Researching Violently Divided Societies

Researching Violently Divided Societies : Ethical and Methodological Issues

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All societies are, to a certain extent, divided by conflicts over race, ethnicity, religion and class. However, in societies such as Britain and the United States these tensions are contained and managed by social, economic and political mechanisms. *BR**BR*This book, produced as a result of an international collaboration between researchers in Eastern Europe, Africa, the Middle East, Northern Ireland and elsewhere aims to:*BR** Provide a guide to the issues faced by researchers working in violently divided contexts; *BR** Document the insights and practice wisdom of practising researchers operating in such contexts;*BR** Afford access to the lived experience of those researchers and the ethical and methodological challenges which face them; *BR** Present accounts and analysis which illustrate a wide range of diverse experiences and perspectives on the experience of doing research in violently divided societies;*BR** Explore the involvement of the researchers with the research material and the impact of doing the research on them. *BR**BR*A range of ethical and methodological issues are covered, and the specific demands of conducting research in war-torn and divided societies has stimulated the contributors to analyse and critique issues such as the contribution of research to society, the benefit of research to respondents, and issues of objectivity - issues of concern to all researchers. However, in the often stark circumstances in which the contributors work, these issues take on an urgency and clarity that can potentially illuminate research practice generally.*BR**BR**BR*The book deals with the methodological and ethical issues arising when researching conflicts in violently divided societies where there is no consensus about policing, law and order, the impartiality of the state or indeed about the legitimacy of the state itself. With contributions from researchers who have worked in a range of very different divided societies around the world, it examines the conditions under which such inquiry is conducted and looks at the obstacles that researchers face. Researching Violently Divided Societies looks in detail at different case studies to offer a sound understanding of the most effective methodological approaches for improving responses to division and violence.*BR**BR*Chapters cover the role and function of research in divided societies in Africa; the efficacy of research in Northern Ireland; dilemmas of identification and ethnography; research by insiders and outsiders; research for empowerment in Cambodia; the role of research in managing conflicts in Nigeria; researching ethnic conflict in Post-Soviet central Asia; a first-time researcher's experience in Bosnia; the ethics of psychiatric research in war zones; and a final comparison of policy.
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Product details

  • Paperback | 232 pages
  • 135 x 215mm
  • London, United Kingdom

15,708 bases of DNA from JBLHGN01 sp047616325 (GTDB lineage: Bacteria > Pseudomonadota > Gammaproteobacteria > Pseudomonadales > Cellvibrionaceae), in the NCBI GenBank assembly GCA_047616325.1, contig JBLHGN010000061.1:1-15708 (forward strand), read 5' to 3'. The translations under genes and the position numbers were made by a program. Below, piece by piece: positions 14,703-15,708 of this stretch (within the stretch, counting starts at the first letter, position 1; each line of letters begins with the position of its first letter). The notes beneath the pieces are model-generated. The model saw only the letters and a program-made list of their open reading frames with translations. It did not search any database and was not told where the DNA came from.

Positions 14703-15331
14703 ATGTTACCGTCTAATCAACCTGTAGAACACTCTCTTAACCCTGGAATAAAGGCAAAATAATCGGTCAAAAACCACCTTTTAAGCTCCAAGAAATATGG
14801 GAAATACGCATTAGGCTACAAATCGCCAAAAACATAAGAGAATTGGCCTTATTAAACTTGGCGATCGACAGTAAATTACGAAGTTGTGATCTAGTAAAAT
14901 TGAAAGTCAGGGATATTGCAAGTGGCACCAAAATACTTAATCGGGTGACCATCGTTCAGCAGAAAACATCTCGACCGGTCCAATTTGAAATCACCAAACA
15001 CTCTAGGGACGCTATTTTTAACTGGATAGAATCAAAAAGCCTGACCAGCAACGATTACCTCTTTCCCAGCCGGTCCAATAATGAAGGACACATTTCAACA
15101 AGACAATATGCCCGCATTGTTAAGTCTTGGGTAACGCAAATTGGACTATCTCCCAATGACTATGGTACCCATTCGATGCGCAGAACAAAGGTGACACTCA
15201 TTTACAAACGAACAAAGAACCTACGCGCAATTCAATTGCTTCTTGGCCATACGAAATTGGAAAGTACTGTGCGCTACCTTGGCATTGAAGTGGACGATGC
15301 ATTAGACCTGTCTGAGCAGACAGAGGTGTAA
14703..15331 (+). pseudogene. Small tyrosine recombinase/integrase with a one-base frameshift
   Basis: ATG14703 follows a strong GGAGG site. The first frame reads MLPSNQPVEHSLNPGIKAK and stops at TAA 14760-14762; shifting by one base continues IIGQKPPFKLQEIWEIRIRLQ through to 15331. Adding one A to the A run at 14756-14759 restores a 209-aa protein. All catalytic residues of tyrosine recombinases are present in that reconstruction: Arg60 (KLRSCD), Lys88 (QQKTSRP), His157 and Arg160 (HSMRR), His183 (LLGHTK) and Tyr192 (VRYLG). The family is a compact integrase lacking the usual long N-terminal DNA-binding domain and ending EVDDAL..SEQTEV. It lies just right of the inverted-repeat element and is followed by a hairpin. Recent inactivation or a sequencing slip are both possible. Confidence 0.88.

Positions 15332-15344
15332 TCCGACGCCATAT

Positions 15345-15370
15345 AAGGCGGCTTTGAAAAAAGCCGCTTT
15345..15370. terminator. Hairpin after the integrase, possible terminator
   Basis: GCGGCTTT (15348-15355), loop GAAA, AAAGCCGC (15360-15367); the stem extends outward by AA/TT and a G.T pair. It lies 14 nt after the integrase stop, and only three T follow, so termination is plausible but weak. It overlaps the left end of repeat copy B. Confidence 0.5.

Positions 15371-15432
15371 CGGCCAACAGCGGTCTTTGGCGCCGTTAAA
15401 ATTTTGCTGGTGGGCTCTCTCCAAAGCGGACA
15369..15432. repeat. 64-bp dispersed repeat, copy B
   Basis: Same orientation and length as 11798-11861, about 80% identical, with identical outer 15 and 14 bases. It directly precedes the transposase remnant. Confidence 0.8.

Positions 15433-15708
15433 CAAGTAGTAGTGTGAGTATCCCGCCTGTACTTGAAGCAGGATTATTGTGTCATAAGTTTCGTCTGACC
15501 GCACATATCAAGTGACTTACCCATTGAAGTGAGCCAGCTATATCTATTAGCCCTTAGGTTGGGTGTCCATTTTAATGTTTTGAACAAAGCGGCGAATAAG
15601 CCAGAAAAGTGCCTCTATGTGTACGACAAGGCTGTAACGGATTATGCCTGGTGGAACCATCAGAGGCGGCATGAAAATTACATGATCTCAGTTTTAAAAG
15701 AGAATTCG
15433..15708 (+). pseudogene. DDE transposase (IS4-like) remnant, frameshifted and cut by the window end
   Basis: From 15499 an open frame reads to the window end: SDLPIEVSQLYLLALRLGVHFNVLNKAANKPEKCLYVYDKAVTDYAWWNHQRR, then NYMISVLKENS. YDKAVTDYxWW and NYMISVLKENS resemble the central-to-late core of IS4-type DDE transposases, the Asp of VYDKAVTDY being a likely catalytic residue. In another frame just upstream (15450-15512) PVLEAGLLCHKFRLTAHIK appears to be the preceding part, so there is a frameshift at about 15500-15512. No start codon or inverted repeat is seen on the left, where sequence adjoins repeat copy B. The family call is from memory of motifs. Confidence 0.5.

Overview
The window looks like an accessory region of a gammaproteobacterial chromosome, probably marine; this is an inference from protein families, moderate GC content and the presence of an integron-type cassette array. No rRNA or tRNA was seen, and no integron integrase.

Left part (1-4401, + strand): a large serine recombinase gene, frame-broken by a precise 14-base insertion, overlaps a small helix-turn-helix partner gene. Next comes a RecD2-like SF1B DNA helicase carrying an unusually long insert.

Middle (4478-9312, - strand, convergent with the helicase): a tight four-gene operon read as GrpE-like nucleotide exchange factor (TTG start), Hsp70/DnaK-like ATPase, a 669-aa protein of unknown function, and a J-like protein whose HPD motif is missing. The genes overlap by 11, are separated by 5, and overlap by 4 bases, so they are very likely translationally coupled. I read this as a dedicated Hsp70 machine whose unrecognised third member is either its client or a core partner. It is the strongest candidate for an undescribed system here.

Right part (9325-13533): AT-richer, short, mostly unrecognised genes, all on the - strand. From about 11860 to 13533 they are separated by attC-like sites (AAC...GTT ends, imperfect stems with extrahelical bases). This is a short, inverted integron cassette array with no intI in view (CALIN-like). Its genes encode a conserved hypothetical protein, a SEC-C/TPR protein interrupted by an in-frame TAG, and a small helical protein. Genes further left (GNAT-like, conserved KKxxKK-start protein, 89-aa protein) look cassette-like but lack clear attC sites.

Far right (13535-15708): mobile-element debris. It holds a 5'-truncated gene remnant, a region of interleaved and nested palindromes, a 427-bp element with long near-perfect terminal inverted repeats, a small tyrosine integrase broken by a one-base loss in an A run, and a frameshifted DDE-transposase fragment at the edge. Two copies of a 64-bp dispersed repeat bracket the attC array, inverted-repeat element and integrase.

• 0745318207
  • 9780745318202
  • 1,909,120

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Table of contents

Introduction: Marie Smyth

1. The Role and Function of Research in Divided Societies: the Case of Africa

Eghosa E Osaghae

2. Does research make any difference? The case of Northern Ireland

Marie Smyth and John Darby

3. Reflexivity and the Dilemmas of Identification - an Ethnographic Encounter in Northern Ireland Andrew Finlay

4. The Impermeable Identity Wall: The Study of Violent Conflicts by Insiders and OutsidersTamar Hermann

5. Research for Empowerment in a Divided Cambodia

Helen Jenks Clarke

6. The Role and Process of Action Research in the Management of Violent Community Conflicts in Nigeria Isaac Olawale Albert

7. Researching Ethnic Conflict in Post Soviet Central Asia

Anara Tabyshalieva

8. The Use of Epidemiological Methods in Assessing the Impact of War and Armed Conflict David Meddings

9. A Field trip to Bosnia: the dilemmas of the first time researcher

Ioannis Armakolas

10. The Ethics Of Conducting Psychiatric Research In War Torn Contexts

Pam Bell

11. One Size Fits All? Focused Comparison and Policy Relevant Research on Violently Divided Societies Albrecht Schnabel


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About Marie Smyth

Marie Smyth is an author and academic, who previously held the post of Chair in International Relations at the University of Surrey. An expert on political violence, she is the author of Truth and justice after violent conflict: managing violent pasts (Routledge, 2007), Inside the U D A: Volunteers and Violence (Pluto, 2003), Northern Ireland After the Good Friday Agreement (Pluto, 2002) and Personal Accounts of Northern Ireland's Troubles (Pluto, 2000). Gillian Robinson is Director of ARK (Northern Ireland Social and Political Archive) and Senior Lecturer in the School of Policy Studies, University of Ulster. She was Director of Research at INCORE, the United Nations University Initiative on Conflict Resolution and Ethnicity at the University of Ulster, from 1997 to 2001.
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